Tuesday, August 18, 2009
October and November tend to be weird months for me. Early October, 2006 saw the publication of my book: "Living Well with Depression and Bipolar Disorder: What Your Doctor Doesn't Tell You That You Need to Know."
The book represented a major personal triumph for me, but life is seldom that simple. It's amazing, in hindsight, how I didn't see it coming, but we never do. One day I was winding down from a round of book-related speaking engagements and radio interviews, making a mental note to pick up a Thanksgiving turkey, the next I was dazed and disoriented in a Red Roof Inn, suddenly single.
I had been married (for the second time) for nearly three years, living in central New Jersey. On December 1, ten days after my break-up, I boarded a one-way flight to San Diego, wanting to sleep and never wake up.
"Living Well with Depression and Bipolar Disorder" was the result of six years of writing on my illness. In January 1999, after a crushing round of severe depressions and a lifetime of denial, I was diagnosed with bipolar. I had been a financial journalist, and now I turned to writing about my illness, first for a website, then my own email newsletter, then my own website.
I was not afraid to write about my personal experiences, but first and foremost I considered myself a reporter. I went to the same conferences psychiatrists and researchers went to. I read their journals. I listened, I asked questions. I also listened to another group of experts, patients and loved ones.
I may have connected the dots in a way that no one else had before, but the book wasn't about me. I was simply passing on wisdom and insights I had learned from others and I had at least 300 footnotes to prove it.
But, in public, the audiences I spoke to had entirely different perceptions and expectations, which I failed to register for the longest time. For instance ...
NAMI's membership in large part comprises the parents of individuals with severe mental illness (mainly schizophrenia). These parents have struggled with a health care system that seems specially designed to fail their sons and daughters. Most have been told their kids will never get well. Then, they see me - me with a diagnosis - speaking to them on a very complex topic without notes.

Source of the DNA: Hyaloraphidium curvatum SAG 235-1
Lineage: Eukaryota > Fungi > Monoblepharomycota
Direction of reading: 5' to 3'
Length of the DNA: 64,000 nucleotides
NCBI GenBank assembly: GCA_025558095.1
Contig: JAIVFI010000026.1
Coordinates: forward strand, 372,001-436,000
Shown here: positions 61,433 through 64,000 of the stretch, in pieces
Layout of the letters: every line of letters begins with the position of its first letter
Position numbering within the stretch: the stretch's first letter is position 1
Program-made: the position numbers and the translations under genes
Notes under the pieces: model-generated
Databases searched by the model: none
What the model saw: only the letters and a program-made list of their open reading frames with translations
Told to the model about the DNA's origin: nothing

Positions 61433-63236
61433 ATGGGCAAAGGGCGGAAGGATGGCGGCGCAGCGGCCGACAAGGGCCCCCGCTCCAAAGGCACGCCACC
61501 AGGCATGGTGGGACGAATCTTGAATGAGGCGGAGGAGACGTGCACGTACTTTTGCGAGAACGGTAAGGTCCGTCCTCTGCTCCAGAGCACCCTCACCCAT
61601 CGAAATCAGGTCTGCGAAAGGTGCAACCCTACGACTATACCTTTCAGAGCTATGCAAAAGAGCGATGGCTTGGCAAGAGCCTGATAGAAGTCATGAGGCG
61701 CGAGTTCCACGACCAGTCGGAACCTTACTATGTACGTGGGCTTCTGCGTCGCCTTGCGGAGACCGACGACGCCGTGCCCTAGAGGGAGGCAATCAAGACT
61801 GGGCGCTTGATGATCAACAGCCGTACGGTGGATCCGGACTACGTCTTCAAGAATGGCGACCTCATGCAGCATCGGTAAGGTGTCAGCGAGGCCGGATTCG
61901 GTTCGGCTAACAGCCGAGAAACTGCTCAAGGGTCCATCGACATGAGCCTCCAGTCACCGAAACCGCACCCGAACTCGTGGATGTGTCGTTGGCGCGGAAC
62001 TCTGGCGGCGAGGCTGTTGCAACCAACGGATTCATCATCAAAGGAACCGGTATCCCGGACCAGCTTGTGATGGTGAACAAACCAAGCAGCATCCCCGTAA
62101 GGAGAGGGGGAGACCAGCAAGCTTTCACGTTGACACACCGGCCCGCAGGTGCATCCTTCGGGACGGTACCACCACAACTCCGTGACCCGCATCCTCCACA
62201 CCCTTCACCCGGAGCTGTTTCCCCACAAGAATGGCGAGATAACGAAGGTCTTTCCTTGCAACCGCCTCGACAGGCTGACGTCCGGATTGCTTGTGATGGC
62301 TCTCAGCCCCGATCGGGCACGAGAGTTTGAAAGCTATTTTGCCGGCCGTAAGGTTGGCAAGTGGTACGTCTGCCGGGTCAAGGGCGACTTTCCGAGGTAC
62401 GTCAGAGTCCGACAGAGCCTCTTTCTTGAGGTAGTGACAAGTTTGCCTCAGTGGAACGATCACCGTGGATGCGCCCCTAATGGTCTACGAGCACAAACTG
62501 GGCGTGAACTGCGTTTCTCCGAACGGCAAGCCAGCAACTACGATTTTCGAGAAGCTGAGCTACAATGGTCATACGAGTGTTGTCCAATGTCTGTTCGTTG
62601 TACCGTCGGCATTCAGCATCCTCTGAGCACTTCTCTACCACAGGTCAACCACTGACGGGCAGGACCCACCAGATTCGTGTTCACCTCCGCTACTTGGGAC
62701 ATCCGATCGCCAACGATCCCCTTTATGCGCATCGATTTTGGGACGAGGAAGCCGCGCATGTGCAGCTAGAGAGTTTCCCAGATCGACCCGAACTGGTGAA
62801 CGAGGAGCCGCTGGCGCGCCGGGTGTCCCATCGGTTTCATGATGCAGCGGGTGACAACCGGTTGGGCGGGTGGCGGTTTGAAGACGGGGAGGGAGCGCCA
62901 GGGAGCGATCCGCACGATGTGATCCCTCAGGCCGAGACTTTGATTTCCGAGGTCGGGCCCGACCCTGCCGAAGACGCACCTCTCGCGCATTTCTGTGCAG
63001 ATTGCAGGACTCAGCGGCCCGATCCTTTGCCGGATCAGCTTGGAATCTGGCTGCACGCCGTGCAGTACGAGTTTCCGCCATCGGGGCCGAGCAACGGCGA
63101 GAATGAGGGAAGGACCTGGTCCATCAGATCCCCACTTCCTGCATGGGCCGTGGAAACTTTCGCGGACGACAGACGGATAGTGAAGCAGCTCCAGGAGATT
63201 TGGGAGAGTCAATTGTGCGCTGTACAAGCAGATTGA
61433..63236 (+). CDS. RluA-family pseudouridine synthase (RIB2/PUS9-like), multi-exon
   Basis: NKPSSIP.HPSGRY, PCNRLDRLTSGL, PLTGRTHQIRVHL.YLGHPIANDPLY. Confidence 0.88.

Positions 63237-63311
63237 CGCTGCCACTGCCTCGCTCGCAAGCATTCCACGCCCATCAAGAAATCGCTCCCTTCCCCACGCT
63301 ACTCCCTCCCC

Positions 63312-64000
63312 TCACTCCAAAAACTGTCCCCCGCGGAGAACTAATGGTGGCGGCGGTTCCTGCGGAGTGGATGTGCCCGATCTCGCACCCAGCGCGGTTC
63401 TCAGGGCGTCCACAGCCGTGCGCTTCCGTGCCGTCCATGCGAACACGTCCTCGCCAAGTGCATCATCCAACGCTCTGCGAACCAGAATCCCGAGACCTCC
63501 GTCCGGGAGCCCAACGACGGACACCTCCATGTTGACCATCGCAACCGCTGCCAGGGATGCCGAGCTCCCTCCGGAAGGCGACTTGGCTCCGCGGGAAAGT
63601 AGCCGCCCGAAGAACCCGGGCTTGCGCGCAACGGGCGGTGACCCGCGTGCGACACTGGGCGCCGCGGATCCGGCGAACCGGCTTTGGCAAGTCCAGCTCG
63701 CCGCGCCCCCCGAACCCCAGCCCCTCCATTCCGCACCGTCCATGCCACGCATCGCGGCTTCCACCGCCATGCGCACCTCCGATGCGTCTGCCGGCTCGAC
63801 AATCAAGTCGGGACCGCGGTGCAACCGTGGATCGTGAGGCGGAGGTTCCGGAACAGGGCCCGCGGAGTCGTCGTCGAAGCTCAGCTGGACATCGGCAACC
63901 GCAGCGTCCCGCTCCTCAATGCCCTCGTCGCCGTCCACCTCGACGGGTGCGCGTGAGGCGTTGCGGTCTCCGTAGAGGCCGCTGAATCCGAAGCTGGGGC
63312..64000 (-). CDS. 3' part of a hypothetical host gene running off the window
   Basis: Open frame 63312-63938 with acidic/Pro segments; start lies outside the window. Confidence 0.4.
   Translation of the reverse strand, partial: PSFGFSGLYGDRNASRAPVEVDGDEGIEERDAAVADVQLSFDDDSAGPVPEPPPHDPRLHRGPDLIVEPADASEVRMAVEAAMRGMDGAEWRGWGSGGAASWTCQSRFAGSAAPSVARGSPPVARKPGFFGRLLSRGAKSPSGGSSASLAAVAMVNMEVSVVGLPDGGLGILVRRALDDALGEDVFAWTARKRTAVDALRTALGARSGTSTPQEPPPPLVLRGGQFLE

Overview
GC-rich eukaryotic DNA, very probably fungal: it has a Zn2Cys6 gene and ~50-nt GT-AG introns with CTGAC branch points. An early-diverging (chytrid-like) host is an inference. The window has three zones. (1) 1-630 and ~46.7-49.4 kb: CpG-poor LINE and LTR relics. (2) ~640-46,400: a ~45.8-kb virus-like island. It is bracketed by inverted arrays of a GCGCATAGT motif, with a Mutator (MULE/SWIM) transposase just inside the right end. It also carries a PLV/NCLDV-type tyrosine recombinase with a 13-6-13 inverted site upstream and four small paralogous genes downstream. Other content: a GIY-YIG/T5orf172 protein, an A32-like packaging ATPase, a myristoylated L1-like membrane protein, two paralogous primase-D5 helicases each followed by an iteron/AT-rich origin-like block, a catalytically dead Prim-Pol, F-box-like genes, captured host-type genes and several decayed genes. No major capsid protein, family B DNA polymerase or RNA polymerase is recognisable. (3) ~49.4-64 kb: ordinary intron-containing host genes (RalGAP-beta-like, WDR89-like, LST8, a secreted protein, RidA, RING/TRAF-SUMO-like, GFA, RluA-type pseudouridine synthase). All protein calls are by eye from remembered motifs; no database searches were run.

For instance ...
DBSA is run by patients living with depression and bipolar. I'm one of these individuals. We all learn from one another, which can only work if we all accept each other as equals. Thus, an individual on disability brings the same insight and wisdom to the table as someone who has just been awarded a McArthur Genius Grant. But DBSA groups do bring in expert speakers, and suddenly I was one of them.
One day in the spring of 2007, at a DBSA group in Washington DC, someone happened to ask me this: "What do you do for your own recovery?"
Why on earth do you want to know? I could only think. I'm the same as the rest of you.
Ask me about the fine points of brain science, I wanted to respond. Grill me on the ins and outs of diagnosis and treatment. Diet, exercise, sleep - no problem. I had the expert answers at my finger tips and I didn't even need a life line.
Hannibal crossed the Alps with elephants, Abyssinia is what they used to call Ethiopia, and when Emil Kraepelin coined the term manic depression back in the early twentieth century he was talking about unipolar depression as well as what we now refer to as bipolar disorder.
I was stumped. It made no sense to me that someone else would view me as some kind of example of recovery. I blurted out something incoherent, and waited to be rescued by someone wanting to hear me expound on neuroplasticity or spell opthamologist or something.
I was still living in denial when I gave two presentations at a national DBSA conference that summer in Orlando. One of the organizers, without consulting me, had put on the program that I would be talking about recovery. Ha!
No way I was going to lecture people in how to run their lives. Ruin their lives, perhaps - I was an expert at that. But run? You gotta be kidding.
Recovery starts with knowledge, is how I began. Here's some cool stuff I learned, was the gist of what followed. The rest is up to you. Oh yeh, and I broke up one of the talks with a didgeridoo interlude. (You can check out why didgeridoos make perfect sense to me here.)
That's not the way you work yourself up from break-out speaker to keynoter, I learned. Or, for that matter, ever get invited back to speak again, not with two audiences primed to hear about recovery.
Apparently, there was this thing called a recovery movement. Recovery is for YOU to figure out, I wanted to scream. It has nothing to do with me.
But a funny thing was happening. I was changing. The person talking about my book in the summer of 2007 was not the same person who wrote it in late 2004-early 2005. Recovery is a journey, they say. Mine began one crazy October morning nearly 60 years ago when I literally forced my way out of a birth canal that my mom, on doctor's orders, had been blocking by holding her legs together.
Then life intervened.
Much later, on a weird November evening in New Jersey, a certain stage of my journey came to a precipitous and definitive end. A new stage was opening up. A leap of faith, one-way to San Diego ...
More to come ...